On one of her first trips to the Westside this year, Los Angeles City Controller Wendy Greuel briefed the Del Rey Neighborhood Council on a variety of budget-related topics Thursday, March 11th.
Greuel discussed two items of interest that Del Rey and other neighborhood councils have been worried about since the City Council began considering how to lessen the city’s $212 million shortfall: possible reductions in their funding and the status of their rollover funds.
Miguel Santana, the city’s chief administrative officer, has recommended taking all of the leftover funds, but Greuel thinks that is too drastic.
“There’s a lot of discussion about how long you should have the rollover funds,” Greuel told the audience. “In every other city department other than the mayor, the City Council and DONE (Department of Neighborhood Empowerment, which supervises the advisory councils) rollover funds are swept every year and go back into the general fund to balance the budget.”
Greuel said there has been some discussion among neighborhood council leaders about having only one or two years to accumulate a base of rollover funds.
“A three-year thing makes it very, very difficult to manage,” she said.
The city controller said she recognized there was a great deal of anxiety among many neighborhood councils regarding a possible sweep of the money that some boards have saved from their city allotments from as long as two or three years ago. Del Rey, for example, has $93,000 in unused funds.
City officials are proposing to allow the local councils to keep any saved funds that have been appropriated in councils’ past minutes and have been approved for specific projects. Those that have not been recorded face the possibility of being swept back into the city’s coffers.
“I think the chapter in the book hasn’t been written about how it is going to be totally reconciled, but I think there is a recognition on the part of the council, the city attorney and DONE that they can’t just take it if you’ve already done what you needed to do with them,” Greuel said.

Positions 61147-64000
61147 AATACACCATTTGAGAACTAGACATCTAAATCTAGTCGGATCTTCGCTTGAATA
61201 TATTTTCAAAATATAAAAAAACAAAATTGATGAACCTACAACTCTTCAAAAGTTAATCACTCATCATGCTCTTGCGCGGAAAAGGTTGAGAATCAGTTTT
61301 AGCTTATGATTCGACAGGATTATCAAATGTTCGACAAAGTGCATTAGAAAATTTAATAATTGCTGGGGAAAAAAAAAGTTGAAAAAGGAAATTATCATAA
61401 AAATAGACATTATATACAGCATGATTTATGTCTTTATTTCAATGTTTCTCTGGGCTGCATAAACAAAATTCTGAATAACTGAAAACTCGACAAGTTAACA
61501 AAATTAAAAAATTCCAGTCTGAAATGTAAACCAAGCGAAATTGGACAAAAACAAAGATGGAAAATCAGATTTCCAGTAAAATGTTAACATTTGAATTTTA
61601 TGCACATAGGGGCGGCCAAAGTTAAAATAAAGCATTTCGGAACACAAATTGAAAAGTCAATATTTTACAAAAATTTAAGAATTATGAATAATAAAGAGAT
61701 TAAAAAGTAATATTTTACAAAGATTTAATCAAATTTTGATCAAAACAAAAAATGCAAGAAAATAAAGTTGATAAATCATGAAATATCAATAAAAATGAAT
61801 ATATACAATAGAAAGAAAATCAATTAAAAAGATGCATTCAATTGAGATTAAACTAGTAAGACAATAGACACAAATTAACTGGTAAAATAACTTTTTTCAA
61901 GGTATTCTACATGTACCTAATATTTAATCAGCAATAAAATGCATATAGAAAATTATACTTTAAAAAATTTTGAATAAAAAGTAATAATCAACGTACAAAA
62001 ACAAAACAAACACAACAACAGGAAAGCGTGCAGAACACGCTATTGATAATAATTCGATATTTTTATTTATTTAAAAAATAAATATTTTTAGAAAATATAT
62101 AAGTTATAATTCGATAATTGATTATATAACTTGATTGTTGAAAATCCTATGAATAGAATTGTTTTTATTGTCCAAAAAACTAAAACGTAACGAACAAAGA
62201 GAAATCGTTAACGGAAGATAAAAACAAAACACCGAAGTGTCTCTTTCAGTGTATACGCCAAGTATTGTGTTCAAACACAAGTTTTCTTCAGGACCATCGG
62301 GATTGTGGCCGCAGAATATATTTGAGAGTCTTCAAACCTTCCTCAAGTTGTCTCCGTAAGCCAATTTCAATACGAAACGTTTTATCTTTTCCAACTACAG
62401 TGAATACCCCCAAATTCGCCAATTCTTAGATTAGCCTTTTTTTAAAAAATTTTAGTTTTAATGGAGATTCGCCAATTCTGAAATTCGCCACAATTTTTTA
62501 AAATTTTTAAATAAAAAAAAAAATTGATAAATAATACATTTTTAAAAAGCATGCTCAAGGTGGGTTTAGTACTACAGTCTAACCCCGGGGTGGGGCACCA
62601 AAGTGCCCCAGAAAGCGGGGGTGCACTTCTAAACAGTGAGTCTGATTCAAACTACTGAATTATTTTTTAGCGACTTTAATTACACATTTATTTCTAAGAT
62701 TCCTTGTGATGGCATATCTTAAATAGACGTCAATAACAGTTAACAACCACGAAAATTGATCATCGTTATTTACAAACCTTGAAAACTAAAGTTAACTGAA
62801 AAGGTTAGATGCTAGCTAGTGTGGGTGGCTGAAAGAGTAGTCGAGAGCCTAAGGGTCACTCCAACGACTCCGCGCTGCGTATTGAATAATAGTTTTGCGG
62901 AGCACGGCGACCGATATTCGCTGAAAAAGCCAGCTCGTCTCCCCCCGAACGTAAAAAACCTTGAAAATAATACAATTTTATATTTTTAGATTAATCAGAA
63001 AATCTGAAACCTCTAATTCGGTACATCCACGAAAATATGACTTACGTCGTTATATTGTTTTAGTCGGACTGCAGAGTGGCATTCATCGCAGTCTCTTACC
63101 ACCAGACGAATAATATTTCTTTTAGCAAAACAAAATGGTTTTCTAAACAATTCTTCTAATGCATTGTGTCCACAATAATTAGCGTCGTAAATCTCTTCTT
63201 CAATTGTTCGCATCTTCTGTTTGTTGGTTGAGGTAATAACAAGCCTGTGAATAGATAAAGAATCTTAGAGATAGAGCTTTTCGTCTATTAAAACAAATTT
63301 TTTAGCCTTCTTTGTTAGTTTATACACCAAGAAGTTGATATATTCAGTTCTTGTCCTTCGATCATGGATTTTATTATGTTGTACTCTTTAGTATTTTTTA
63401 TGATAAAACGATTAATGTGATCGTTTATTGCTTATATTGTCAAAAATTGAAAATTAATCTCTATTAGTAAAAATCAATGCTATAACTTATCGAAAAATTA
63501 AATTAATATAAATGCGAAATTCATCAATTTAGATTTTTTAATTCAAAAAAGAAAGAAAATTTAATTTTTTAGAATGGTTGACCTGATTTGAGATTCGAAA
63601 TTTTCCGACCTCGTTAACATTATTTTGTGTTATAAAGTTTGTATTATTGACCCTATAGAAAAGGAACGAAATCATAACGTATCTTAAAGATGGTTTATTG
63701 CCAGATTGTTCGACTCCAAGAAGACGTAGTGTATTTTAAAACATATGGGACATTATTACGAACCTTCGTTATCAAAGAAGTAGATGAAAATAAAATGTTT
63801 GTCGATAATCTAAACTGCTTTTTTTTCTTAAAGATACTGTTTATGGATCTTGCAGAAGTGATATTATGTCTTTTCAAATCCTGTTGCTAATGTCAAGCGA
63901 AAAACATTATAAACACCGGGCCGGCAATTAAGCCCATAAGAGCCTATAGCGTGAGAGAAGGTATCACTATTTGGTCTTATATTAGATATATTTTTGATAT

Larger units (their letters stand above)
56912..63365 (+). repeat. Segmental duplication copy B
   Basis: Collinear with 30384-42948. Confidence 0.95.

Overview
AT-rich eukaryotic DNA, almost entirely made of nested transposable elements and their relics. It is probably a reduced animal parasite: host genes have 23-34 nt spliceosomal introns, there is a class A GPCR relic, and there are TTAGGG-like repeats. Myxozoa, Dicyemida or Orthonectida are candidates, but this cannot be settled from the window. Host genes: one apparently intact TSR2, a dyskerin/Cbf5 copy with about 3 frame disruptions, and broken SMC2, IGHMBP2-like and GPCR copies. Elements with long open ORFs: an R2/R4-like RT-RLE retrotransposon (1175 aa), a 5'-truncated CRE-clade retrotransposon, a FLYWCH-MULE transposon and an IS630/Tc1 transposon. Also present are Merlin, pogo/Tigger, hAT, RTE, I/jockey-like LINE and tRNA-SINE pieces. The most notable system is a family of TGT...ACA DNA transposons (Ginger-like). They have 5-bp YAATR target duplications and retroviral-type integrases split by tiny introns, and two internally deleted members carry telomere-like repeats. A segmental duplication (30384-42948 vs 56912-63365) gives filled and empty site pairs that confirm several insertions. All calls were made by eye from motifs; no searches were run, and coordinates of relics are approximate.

Sharon Commins, the first vice president of the Mar Vista Community Council, attended the Del Rey meeting to get an explanation from Greuel on the status of the evolving rollover policy.
“She gave a good overview of the issue,” Commins answered when asked if the controller addressed her concerns.
As of June 30th last year, Mar Vista had $60,000 in rollover money.
The controller said she doesn’t think that neighborhood council budgets will be cut to $11,000 annually, as some City Council members have proposed.
“There will probably be a reduction to what you’re getting now, but I think that (the City Council) recognizes that neighborhood councils are much more engaged in the budget process than they were a couple of years ago,” she said.
Greuel also touched on some of the audits that her department has conducted since the first three months of the year and what the results yielded.
“The findings showed that, while engagement and activism have grown, there has been a systematic failure of accounting and fiscal oversight of the neighborhood councils by DONE,” Greuel wrote in a report to Mayor Antonio Villaraigosa and the City Council.
DONE General Manager BonHwag Kim asked the controller to launch the financial investigation of his agency in January because he was aware that his department, while not fully staffed, had been unable to adequately monitor the financial activity of the local councils.
“We knew that we could not monitor neighborhood council spending because we can’t keep up with the payment process,” Kim explained in an interview with The Argonaut.
Greuel said that DONE was never set up to manage the finances of all the neighborhood councils, of which there are now 90.
“The audit clearly found that was the case,” she said.